This offseason we will count down various topics from Monday through Friday, bringing you the top five of the important and definitely some not so important issues in college football. It's the Doc Five, every week until we will thankfully have actual games to discuss.
PLAYERS WHO COULD KEEP JOHNNY MANZIEL FROM ANOTHER HEISMAN
NO. 2, TAJH BOYD
When Tajh Boyd announced he would forgo being part of a weak 2013 NFL draft class to come back to Clemson, he solidified his spot as one of the major threats to unseat Johnny Manziel for the Heisman Trophy.
Boyd has been a little underrated and overshadowed during his career, but that should change this year.
He has had two productive seasons as a starter, throwing for more than 3,800 yards each of the past two seasons, with 69 touchdown passes. He also ran for 514 yards and 10 touchdowns last season.
NFL.com's Daniel Jeremiah, a former scout and a great follow on Twitter, had a very accurate and complimentary comparison for Boyd:
Tajh Boyd reminds me of Russell Wilson for these 3 reasons: easy thrower, escapability and toughness.
— Daniel Jeremiah (@MoveTheSticks) May 22, 2013
That fits, and Boyd is also taller than Wilson, who was great at N.C. State and Wisconsin in college and looks like a future NFL star with Seattle.
Given that Boyd has set his statistical floor at a level that should already have him in the Heisman mix (he was not a top 10 finisher last year despite accounting for 4,410 yards and 46 touchdowns ... told you he was underrated), a natural progression as a senior could lead to him contending for the Heisman Trophy.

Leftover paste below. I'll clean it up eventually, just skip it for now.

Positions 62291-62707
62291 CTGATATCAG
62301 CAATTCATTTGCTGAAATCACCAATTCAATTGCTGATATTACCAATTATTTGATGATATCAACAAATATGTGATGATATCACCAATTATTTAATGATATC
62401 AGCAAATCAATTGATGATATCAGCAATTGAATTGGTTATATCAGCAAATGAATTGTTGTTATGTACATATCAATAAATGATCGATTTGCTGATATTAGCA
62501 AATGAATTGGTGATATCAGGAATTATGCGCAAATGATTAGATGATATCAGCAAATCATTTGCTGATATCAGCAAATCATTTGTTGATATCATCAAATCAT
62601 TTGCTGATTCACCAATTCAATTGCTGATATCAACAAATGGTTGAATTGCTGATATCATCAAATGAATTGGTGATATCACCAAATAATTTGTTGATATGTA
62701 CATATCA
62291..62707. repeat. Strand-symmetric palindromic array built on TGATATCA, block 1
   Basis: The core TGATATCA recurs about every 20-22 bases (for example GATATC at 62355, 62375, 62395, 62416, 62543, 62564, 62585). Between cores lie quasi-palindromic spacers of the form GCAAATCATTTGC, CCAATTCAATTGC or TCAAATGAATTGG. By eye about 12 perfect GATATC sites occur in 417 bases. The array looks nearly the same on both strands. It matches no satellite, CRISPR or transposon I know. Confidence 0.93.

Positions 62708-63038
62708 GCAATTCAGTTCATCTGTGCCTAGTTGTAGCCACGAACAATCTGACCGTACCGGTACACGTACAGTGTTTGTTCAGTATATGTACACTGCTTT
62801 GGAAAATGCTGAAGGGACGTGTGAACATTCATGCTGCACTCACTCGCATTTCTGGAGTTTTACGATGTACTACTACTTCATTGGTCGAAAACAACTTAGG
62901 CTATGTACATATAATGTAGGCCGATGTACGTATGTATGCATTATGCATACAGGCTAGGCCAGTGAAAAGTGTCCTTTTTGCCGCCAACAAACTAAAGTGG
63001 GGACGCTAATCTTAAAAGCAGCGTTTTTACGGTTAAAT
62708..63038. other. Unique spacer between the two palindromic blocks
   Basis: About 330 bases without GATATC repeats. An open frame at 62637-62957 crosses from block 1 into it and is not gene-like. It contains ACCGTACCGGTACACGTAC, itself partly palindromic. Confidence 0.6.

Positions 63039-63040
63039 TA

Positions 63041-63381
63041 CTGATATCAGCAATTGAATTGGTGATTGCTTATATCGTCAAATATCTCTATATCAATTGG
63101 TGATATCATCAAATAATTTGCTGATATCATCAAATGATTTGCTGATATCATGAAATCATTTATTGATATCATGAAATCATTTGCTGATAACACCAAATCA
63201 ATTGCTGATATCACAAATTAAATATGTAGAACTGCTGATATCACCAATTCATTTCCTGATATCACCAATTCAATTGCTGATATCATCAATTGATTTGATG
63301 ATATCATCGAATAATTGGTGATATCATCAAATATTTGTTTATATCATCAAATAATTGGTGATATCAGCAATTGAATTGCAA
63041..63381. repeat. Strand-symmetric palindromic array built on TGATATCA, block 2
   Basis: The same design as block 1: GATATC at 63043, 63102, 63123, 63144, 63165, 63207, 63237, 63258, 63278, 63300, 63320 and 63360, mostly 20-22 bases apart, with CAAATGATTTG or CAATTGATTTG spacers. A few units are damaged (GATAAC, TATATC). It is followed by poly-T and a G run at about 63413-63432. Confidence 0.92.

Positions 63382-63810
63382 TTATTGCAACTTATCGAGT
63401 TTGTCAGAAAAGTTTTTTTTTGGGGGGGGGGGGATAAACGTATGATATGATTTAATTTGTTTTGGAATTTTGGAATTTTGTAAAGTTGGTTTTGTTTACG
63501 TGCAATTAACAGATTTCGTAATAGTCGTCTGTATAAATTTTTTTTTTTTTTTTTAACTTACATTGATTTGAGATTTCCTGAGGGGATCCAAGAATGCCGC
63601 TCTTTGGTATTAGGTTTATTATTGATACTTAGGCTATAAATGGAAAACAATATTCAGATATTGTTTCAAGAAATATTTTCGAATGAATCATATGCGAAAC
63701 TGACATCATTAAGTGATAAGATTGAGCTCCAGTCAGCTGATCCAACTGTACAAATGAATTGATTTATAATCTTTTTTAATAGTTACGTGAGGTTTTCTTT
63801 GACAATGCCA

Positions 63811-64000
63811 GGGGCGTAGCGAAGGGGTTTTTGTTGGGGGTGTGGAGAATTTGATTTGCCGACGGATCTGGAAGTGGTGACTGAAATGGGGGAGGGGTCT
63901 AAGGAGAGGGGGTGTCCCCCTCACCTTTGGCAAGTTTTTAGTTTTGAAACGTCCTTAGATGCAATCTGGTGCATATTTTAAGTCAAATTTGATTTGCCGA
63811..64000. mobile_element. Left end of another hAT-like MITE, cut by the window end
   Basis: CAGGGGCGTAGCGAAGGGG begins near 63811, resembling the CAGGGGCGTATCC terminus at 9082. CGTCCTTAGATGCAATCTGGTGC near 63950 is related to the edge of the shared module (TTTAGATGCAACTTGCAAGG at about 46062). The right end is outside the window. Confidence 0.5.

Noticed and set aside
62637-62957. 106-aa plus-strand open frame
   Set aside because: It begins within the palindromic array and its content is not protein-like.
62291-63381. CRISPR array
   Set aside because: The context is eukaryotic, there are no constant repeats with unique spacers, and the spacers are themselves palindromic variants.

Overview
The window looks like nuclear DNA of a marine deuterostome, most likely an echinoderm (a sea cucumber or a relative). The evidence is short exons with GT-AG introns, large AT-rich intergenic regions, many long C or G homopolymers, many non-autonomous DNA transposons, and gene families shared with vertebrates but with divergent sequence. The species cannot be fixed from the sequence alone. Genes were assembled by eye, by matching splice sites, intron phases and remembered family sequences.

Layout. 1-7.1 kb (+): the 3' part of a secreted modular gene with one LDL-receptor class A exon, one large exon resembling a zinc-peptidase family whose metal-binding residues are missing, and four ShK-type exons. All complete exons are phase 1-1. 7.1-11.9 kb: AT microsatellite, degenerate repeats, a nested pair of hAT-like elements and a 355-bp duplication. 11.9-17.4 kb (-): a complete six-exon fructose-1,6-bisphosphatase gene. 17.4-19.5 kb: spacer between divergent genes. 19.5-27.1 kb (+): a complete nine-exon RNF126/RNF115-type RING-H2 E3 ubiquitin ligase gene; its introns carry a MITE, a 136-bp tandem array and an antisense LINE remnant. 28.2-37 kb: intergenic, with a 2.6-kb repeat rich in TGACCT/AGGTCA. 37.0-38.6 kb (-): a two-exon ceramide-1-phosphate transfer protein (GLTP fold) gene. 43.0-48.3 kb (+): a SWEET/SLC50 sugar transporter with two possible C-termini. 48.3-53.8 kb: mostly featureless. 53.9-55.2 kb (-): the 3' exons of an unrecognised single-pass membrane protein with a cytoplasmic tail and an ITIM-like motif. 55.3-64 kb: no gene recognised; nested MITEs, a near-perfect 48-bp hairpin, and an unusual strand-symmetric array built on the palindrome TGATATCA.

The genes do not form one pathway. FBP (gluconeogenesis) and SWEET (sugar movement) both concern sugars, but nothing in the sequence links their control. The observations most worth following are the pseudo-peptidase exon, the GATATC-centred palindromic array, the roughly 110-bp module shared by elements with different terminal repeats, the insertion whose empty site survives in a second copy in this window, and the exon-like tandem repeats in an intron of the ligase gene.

Last year Boyd improved his completion percentage from 59.7 to 67.2, a good sign that he's maturing as a quarterback. He almost doubled his rushing production, another positive sign. He will miss receiver DeAndre Hopkins, who was a first-round pick of the Houston Texans in April, but he does have the incredibly talented Sammy Watkins back.
What Boyd has to do is eliminate mistakes. One other stat that has been consistent is Boyd's interceptions, with 12 in 2011 and 13 in 2012. He had four multiple interception games last season, which is probably too many to win a Heisman Trophy given the deep group of quarterbacks in college football this season. He'll also need to lead Clemson to a very good season and maybe a BCS bowl game. That's certainly possible, considering Clemson's schedule is fairly favorable until a Nov. 30 game at South Carolina. That game comes just before most Heisman ballots will be submitted.
Boyd's 346-yard, two-touchdown game against a tough LSU defense in the Chick-fil-A Bowl last year shows he has the ability to play at a Heisman Trophy level. If he can stay at that level through a full season, and Clemson gets some key wins, Boyd will end up getting a lot more votes than last year.
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